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Young African scholars selected to attend prestigious Nobel Laureate meetings


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Lindau Nobel Laureate Meetings

Once every years, 30 to 40 Nobel Laureates convene at Lindau to meet the next generation of leading scientists: 400–500 undergraduates, PhD students, and post-doc researchers from all over the world. The Lindau Nobel Laureate Meetings foster the exchange between scientists of different generations, cultures, and disciplines.

The AAS has since 2016 been partnering with the Council for the Lindau Nobel Laureate Meetings and the Foundation Lindau Nobel Laureate Meetings to support the participation of early career African scientists at the Lindau Nobel Laureate Meetings.

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Young African scholars selected to attend prestigious Nobel Laureate meetings

Nine outstanding young African scholars nominated by the African Academy of Sciences have been selected to participate in two prestigious Nobel Laureate meetings.

The academics will participate in the 67th Lindau Nobel Laureate Meeting dedicated to chemistry, which takes place on 25-30 June and the 6th Lindau Meeting on Economic Sciences on 22-26 August.

The meetings will be held in Germany to promote networking between young scientists and Nobel Laureates. They provide a cardinal moment and opportunity to interact with the best minds in the world, and for young scientists to be inspired to achieve greatness in their own work. 

The seven African chemists who will participate at the 67th Lindau Nobel Laureate Meeting will be part of 400 young scientists from 76 countries attending the meeting. The Lindau Nobel Laureate Meetings, which alternate between physiology/medicine, physics and chemistry – the three-natural science Nobel Prize disciplines – have been held since 1951.

This year’s meeting will be attended by about 30 Nobel Laurates.


The seven AAS nominees from Burkina Faso, the Democratic Republic of the Congo, Ghana, Kenya, South Africa and Zimbabwe are:

  • Ousmane Ilboudo, an assistant professor at Burkina Faso’s University of Ouagadougou.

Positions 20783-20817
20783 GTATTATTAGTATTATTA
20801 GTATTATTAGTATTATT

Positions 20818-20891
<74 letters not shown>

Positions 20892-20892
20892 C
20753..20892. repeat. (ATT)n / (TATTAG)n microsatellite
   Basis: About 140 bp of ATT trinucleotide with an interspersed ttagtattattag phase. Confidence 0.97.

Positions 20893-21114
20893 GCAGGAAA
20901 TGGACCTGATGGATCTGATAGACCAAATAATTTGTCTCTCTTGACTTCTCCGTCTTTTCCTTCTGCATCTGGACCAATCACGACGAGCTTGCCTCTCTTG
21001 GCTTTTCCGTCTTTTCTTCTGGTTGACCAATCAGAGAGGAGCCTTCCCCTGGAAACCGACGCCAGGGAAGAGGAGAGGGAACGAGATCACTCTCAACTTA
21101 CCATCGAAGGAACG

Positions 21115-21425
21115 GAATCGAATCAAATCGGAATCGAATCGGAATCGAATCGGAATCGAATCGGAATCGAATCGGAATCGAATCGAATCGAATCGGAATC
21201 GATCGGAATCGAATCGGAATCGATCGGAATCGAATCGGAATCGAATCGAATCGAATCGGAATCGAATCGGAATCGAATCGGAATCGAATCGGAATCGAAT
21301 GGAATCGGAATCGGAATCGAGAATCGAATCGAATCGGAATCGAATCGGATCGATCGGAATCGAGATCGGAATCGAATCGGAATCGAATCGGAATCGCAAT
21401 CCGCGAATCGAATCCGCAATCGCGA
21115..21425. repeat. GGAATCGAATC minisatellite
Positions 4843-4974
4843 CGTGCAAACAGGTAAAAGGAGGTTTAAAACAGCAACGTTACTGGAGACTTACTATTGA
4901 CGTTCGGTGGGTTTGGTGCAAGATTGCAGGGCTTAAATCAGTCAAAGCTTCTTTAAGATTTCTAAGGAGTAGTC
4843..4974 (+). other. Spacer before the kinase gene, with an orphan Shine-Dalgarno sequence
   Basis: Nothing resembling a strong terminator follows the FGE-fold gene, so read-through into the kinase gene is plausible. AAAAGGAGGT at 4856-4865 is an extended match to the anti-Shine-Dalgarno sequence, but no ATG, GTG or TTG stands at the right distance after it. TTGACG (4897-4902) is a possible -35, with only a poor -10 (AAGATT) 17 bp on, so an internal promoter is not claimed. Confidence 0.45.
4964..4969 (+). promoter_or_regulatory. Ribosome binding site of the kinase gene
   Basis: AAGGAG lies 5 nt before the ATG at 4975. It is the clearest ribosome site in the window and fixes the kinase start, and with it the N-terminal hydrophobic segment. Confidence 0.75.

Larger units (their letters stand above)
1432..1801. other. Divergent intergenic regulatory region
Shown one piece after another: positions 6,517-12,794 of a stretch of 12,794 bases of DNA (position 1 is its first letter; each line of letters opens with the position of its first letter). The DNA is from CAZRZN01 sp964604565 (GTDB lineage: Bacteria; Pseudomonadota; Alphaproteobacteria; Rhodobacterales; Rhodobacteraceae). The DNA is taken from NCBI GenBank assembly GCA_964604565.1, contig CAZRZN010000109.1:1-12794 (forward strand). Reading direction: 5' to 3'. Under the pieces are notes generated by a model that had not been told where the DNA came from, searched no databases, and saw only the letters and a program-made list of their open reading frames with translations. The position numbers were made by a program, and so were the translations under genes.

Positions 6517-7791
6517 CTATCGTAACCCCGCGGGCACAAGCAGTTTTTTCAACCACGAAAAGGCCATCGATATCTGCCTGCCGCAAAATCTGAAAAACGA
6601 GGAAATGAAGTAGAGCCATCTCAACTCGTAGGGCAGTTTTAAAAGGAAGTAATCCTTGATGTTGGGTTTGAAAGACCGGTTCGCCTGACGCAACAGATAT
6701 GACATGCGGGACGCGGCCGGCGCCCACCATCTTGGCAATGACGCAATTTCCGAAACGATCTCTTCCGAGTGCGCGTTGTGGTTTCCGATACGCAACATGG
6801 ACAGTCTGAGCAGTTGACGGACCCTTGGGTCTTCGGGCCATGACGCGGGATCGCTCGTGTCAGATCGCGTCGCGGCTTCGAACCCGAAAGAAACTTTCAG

• Blaise Kimbadi Lombe, a PhD student in natural products chemistry at the University of Wuerzburg, Germany, and who is from the Democratic Republic of the Congo.
  • Marian Asantewah Nkansah, a senior Lecturer in environmental chemistry at the Kwame Nkrumah University of Science and Technology in Ghana.
  • Collins Obuah,a lecturer in catalysis and bioinorganic chemistry at the University of Ghana.
  • John Onyango Adongo, a Kenya-born doctoral candidate at the Helmholtz Zentrum Berlin in Germany.
  • Nolwazi Nombona, a lecturer in electrochemistry and nanotechnology at South Africa’s University of KwaZulu-Natal.
  • Sarah D'Souza, a Zimbabwe-born nanochemist and postdoctoral fellow at the University of the Western Cape, South Africa.

The Lindau Meeting on Economic Sciences has been held every three years since 2004. The two African economists who have been selected to join 360 young economists from 66 nations are:

  • Samar Mahmoud Mohamed Abdelmageed, an assistant lecturer in Business Administration at the British University in Egypt.
  • Eleni Yitbarek, a postdoctoral research fellow studying social and economic policies at the University of Pretoria in South Africa.


“At the AAS, we recognise the importance of mentorship in helping to grow careers of young scientists,” said AAS Interim Executive Director Tom Kariuki.  “The meetings are a unique opportunity for African scientists to network and be inspired by Nobel Laureates.”

The profiles of the nine Africans nominated to attend the Lindau meetings are here